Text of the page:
After school the next day, Billy took Tommo to see his find. He threw open the door with a flourish and said, ‘Welcome to a bottle flipper’s paradise.’

‘Looks more like a bottle flipper’s junkyard,’ Tommo said, peering in.

‘Yeah, but it’s perfect. We just have to clean up a bit.’

Tommo sneezed. ‘Clean up a lot.’

Billy pushed aside some boxes. ‘OK, trial noise run.’ He tossed two bottles into the air. They landed with a loud thud-thud on the wooden floor. ‘Head down to the landing and see if it sounds that bad from down there, will you?’

A moment later, Tommo called out, ‘OK, testing – one two, one two.’

Billy flipped the bottles. ‘How about that?’ he shouted hopefully.

‘Elephants jumping on a drum,’ Tommo reported.

But this was Billy’s chance to get off the bottom of the ladder in the Bottle Flippers League and he wasn’t giving it up that easily. ‘Stay there, I’ll see if I can fix it,’ he shouted down. He pulled off two blankets that were covering the old mattress and laid them on the floor. Then he put a big piece of chipboard on top and flipped a couple of bottles onto it.

Tommo said nothing.

Billy flipped again.

Tommo appeared at the attic door. ‘Well, go on. What’s up?’

Billy turned around from stacking boxes into a sort of three-step staircase. He swept his arms out wide. ‘Nothing. It’s perfect! Even comes with a practice staircase.’

‘And a scoreboard,’ Tommo said, pointing to a child’s blackboard at the far end of the attic.

Billy dragged the blackboard over and drew up the columns.

‘Cool,’ said Tommo, stepping back into the attic. ‘Let’s get flippin’.’

They had been practising for about half an hour when the doorbell rang and Billy’s mother shouted, ‘Be quick Terry, whoever it is, we have to go.’

Billy heard his dad open the door and say in an irritated voice, ‘Good grief,’ and then louder, ‘Ellen, it’s that rubbish from your Aunt Sarah.’

His mother’s voice sounded in the hall too. ‘Don’t be rude, Terry. It was very nice of her to send it all this way. It’s very…’

His dad said, ‘Ugly,’ just as his mum said, ‘Characterful.’

‘Put it in the attic. It’ll completely block up any other room in the house,’ his dad said.

Billy looked at Tommo in dismay. He’d only had his perfect practice spot for half an hour, and it was being taken over already.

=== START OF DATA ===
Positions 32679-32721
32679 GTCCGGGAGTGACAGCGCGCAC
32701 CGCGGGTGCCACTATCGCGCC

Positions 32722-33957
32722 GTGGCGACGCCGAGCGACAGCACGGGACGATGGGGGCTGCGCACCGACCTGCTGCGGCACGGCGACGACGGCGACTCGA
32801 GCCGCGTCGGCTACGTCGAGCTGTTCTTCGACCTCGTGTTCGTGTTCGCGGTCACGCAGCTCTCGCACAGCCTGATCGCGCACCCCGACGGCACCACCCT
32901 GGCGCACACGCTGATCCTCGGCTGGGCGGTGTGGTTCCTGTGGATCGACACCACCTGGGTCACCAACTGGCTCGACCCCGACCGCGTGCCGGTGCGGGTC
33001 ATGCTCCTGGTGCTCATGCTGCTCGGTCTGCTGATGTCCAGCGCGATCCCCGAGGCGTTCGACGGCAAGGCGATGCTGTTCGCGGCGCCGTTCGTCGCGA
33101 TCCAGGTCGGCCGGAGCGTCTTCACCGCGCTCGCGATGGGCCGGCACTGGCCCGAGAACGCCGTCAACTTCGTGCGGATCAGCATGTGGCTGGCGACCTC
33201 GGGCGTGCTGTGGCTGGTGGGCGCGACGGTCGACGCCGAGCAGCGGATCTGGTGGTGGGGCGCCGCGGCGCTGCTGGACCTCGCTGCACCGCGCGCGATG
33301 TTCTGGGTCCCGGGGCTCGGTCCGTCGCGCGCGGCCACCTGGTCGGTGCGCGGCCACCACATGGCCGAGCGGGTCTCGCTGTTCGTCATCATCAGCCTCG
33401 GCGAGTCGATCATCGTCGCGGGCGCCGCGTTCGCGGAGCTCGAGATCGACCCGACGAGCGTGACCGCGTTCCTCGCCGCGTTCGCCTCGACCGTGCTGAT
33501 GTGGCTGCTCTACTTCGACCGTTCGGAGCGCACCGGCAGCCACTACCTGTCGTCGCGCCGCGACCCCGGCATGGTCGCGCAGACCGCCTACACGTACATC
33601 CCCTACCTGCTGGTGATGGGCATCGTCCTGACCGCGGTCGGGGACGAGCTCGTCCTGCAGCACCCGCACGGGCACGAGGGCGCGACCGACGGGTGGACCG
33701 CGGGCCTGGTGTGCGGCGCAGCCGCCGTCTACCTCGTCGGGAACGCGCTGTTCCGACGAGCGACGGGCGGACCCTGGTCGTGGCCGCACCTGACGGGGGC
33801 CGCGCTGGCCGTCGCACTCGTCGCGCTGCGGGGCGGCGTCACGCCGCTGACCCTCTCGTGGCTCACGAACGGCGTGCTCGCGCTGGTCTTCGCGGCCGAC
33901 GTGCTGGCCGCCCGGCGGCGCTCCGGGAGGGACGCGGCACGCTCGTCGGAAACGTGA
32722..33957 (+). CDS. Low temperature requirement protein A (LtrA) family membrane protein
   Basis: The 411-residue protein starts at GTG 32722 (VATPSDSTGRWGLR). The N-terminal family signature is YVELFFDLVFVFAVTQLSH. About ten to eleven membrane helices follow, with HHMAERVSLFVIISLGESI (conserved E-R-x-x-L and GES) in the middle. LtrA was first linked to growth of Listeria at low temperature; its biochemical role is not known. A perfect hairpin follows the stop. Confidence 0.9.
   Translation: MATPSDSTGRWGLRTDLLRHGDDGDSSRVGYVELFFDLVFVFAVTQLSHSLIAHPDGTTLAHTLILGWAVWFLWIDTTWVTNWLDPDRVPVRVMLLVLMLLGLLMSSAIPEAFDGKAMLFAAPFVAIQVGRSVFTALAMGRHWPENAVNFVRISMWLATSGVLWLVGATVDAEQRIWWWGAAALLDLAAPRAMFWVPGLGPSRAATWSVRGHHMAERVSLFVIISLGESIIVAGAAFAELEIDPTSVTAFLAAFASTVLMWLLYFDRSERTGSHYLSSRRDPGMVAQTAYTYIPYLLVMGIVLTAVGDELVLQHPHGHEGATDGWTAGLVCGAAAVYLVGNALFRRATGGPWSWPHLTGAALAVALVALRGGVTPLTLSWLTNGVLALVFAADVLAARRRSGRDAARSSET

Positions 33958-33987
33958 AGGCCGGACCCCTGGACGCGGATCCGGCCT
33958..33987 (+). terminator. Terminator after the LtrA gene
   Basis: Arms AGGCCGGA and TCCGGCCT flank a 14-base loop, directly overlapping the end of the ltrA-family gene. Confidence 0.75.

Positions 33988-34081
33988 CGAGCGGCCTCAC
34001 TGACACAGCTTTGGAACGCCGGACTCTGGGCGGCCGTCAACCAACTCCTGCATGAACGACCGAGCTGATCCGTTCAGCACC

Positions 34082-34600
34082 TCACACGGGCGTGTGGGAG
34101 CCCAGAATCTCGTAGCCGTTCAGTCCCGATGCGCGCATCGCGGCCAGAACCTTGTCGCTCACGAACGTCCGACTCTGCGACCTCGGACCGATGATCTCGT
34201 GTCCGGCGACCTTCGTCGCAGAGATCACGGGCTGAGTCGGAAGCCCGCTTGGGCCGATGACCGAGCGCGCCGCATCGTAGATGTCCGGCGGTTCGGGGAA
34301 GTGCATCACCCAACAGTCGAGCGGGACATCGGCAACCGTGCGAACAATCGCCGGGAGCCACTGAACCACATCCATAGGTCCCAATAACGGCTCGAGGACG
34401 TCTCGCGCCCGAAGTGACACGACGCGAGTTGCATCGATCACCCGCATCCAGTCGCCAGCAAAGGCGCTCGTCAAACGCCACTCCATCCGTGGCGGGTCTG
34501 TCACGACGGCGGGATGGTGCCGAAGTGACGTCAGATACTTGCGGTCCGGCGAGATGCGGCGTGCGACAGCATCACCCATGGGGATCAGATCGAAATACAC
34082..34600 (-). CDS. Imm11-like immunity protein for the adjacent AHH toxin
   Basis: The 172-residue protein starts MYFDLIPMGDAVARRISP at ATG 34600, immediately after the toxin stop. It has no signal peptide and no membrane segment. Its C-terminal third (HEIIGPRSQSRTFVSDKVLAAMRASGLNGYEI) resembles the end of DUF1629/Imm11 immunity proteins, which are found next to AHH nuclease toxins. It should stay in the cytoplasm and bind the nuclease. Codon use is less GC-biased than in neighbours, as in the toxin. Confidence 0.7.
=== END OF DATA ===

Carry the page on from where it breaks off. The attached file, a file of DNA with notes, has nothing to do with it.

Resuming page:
He stuck his head out of the door and saw two men shoving and grunting their way up the stairs with a large, dark wardrobe between them. It had old-fashioned locks and keys and a mirror set in one door.

His dad pointed up the attic staircase. ‘Only one more flight.’ He spotted Billy peering out of the door. ‘What the devil are you doing up there?’

‘Bottle flipping,’ Billy said. ‘Tommo’s here.’

His dad opened his mouth, but one of the men said crossly, ‘Can you step aside?’ and he had to get out of the way.

A couple of minutes later, the ugly wardrobe was shoved into the attic and the two men stomped down the stairs saying, ‘If you need anything else moving, mate, make sure you lose our number.’

A moment later Mum called up, ‘We’re going! Won’t be long,’ and the front door banged.

‘Well, if I’m gonna get kicked out of my own practice room, I may as well enjoy it while I can,’ Billy said. But ten dismal minutes later he added, ‘Five more flips and I’m done for today.’

He tossed the next flip on autopilot and barely watched the result. The bottle upended and turned a graceful twist. It headed for the bottle already on the staircase and landed in a perfect cap-to-cap. No wobble, no misalign, just like a butterfly landing on a leaf.

Billy stared. He looked at Tommo, who stared too. He crept away a few steps, slid to his knees, pumped his arms out and back and shrieked, ‘Did it! Did it! Diiiiii-id it!’

But there his luck ran out. His punching right arm gave an old standard lamp a powerful thump. The lamp fell sideways, knocking hard against the key of the new-old wardrobe. The key snapped and dropped to the ground, followed by the lock. A fine stream of sawdust puffed out of the hole and settled over everything... and the wardrobe door creaked open.

Billy stared for a long moment as an old man’s face stared back at him. Billy shrieked, grabbed Tommo by the shoulder and shoved him towards the attic door.

‘Hey, my bottles,’ Tommo protested.

‘Get new ones,’ Billy said and bundled him on down the stairs.


About two o’clock that night, Billy woke with a start. He lay in bed listening. Somewhere above him were muffled voices. Why didn’t his dad come racing out onto the landing to find out what was going on?

He listened more and was sure he heard a voice say, ‘Yee-ees, one o’ them triple-step thingies.’

Ninety-nine percent of Billy’s brain thought, Aargh, too weird. But the bottle flipping part thought, wow, did he just land a triple staircase? Brilliant!